SharePoint Calculator Service Part 2 – Service Instance


In Part 1 of this series, we created a basic WCF service contract and the necessary configuration files to host the service in IIS.

In this article, we’ll integrate our service with the SharePoint management experience so that SharePoint administrators can choose which machines in the server farm should host the service.

To do this, we will use the Service Application Framework to create classes that represent our service topology.

Our Calculator service is a web service that will be hosted by IIS, so we will extend the SPIisWebService* classes in the framework.

Here’s the top-level object in our topology that represents the Calculator service in a server farm:

CalculatorService.cs
  1. [Guid("120C39F1-7F39-47AB-8AE4-E6A524EF1094")]
  2. internal sealed class CalculatorService : SPIisWebService
  3. {
  4.     [System.ComponentModel.EditorBrowsable(
  5.         System.ComponentModel.EditorBrowsableState.Never)]
  6.     public CalculatorService()
  7.     {
  8.     }
  9.  
  10.     internal CalculatorService(
  11.         SPFarm farm)
  12.         : base(farm)
  13.     {
  14.     }
  15. }

Since the Service Application Framework classes extend the SharePoint configuration object model (SPPersistedObject), they require a GuidAttribute (line 1) and a default public constructor used for serialization (lines 4-8).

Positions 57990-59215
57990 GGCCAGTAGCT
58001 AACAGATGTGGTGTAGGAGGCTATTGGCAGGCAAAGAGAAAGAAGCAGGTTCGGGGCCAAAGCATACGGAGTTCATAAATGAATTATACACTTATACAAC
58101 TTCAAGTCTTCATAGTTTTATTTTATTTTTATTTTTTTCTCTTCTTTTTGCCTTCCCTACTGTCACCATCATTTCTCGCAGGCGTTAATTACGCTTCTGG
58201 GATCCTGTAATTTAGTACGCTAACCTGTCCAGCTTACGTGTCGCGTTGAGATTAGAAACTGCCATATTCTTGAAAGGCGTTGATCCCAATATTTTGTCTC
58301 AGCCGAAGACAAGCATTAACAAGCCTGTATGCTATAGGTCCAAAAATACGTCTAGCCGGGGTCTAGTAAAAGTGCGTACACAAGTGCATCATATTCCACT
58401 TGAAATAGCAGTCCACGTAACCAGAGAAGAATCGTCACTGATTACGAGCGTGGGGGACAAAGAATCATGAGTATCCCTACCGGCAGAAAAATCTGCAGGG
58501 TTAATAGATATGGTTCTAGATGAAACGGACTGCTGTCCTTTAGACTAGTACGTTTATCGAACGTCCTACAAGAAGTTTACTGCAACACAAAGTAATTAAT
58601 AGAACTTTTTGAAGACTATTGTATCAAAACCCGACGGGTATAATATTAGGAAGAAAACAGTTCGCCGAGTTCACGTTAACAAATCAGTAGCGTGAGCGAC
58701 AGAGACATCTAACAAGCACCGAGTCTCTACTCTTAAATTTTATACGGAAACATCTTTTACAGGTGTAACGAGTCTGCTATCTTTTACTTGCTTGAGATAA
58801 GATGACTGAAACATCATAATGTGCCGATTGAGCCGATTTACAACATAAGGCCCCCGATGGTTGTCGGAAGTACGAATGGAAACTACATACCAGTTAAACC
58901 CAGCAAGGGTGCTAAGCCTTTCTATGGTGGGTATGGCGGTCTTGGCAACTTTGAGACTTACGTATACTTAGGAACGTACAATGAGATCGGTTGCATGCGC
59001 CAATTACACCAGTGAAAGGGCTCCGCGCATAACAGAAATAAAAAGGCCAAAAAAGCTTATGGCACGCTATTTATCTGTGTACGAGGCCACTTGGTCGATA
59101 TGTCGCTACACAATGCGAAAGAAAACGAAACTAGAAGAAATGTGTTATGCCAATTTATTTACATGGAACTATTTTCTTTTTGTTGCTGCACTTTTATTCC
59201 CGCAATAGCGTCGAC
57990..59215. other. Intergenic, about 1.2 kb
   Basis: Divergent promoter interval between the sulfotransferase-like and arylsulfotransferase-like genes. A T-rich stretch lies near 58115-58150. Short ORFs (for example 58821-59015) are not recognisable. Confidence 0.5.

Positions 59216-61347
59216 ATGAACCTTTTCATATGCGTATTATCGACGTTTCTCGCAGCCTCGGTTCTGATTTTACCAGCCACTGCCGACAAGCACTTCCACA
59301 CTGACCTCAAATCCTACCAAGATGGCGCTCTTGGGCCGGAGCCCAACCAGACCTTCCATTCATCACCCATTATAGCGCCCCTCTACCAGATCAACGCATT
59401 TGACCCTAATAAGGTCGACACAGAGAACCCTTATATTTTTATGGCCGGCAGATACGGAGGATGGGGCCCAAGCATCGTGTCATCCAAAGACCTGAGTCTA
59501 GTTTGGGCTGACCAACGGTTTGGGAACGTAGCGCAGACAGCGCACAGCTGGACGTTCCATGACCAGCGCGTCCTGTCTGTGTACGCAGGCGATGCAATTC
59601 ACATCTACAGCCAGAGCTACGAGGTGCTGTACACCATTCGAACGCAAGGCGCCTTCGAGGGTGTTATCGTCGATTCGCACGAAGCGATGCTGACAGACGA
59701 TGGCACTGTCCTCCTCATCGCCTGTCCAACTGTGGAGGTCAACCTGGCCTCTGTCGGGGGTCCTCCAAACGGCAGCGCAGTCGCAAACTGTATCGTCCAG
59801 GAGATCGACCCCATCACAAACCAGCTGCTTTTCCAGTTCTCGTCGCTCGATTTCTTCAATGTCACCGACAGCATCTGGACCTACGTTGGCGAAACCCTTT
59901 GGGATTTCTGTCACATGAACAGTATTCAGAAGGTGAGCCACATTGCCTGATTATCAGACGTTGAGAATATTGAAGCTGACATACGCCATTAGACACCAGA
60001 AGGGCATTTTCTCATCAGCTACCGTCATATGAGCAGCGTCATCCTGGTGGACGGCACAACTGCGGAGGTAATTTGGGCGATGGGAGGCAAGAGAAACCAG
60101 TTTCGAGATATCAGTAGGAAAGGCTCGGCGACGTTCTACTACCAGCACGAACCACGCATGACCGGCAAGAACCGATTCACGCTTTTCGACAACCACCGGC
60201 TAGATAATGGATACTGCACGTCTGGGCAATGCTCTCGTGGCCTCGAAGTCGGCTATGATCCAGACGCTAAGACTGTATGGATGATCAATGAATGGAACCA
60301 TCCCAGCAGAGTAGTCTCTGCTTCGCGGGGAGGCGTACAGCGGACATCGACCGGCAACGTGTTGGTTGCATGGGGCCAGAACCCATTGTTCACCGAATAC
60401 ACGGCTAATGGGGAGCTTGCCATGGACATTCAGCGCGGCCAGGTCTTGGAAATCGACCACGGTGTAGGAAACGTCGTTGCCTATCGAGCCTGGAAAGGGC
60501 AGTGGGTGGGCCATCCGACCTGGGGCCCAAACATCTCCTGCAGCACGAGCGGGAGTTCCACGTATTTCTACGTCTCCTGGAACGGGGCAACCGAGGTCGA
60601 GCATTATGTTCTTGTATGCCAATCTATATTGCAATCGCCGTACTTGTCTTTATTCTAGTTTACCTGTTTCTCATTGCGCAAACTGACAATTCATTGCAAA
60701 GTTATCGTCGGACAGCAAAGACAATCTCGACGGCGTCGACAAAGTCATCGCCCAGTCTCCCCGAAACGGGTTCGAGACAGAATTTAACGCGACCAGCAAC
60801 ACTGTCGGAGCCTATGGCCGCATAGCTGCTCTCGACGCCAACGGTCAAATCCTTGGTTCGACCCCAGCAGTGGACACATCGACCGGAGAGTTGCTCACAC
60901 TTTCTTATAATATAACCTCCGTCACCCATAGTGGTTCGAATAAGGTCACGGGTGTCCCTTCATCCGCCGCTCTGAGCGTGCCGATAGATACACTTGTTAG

NOTE: For clarity, I will omit the default constructor from the rest of the classes, as it is not really part of the object model but rather an unfortunate requirement for extending SPPersistedObject. There are plenty of benefits for using SPPersistedObject, such as automatic persistence in the SharePoint configuration database and an efficient distributed cache, so it’s worth the price. I use the EditorBrowsable attribute to hide it from Intellisense to reduce the likelihood of someone accidentally using the constructor.

Next, we’ll create the object that represents an instance of our Calculator service hosted on a specific server (SPServer) in the server farm:

CalculatorServiceInstance.cs
  1. [Guid("044CCC9B-B89D-4A9B-833B-4AEE38A77421")]
  2. internal sealed class CalculatorServiceInstance : SPIisWebServiceInstance
  3. {
  4.     internal CalculatorServiceInstance(
  5.         SPServer server,
  6.         CalculatorService service)
  7.         : base(server, service)
  8.     {
  9.     }
  10. }

Now that we’ve created the classes that represent our Calculator service and service instances, we need an installation process to persist these classes into the SharePoint configuration database on a target server farm.

Normally, this would be done using the solution deployment feature, but for now, I’m just going create a simple installer using the System.Configuration.Install.Installer class. In a later article, I’ll demonstrate how to use solution deployment to allow an administrator to deploy your service to an entire server farm (including servers added to the farm in the future) in one step.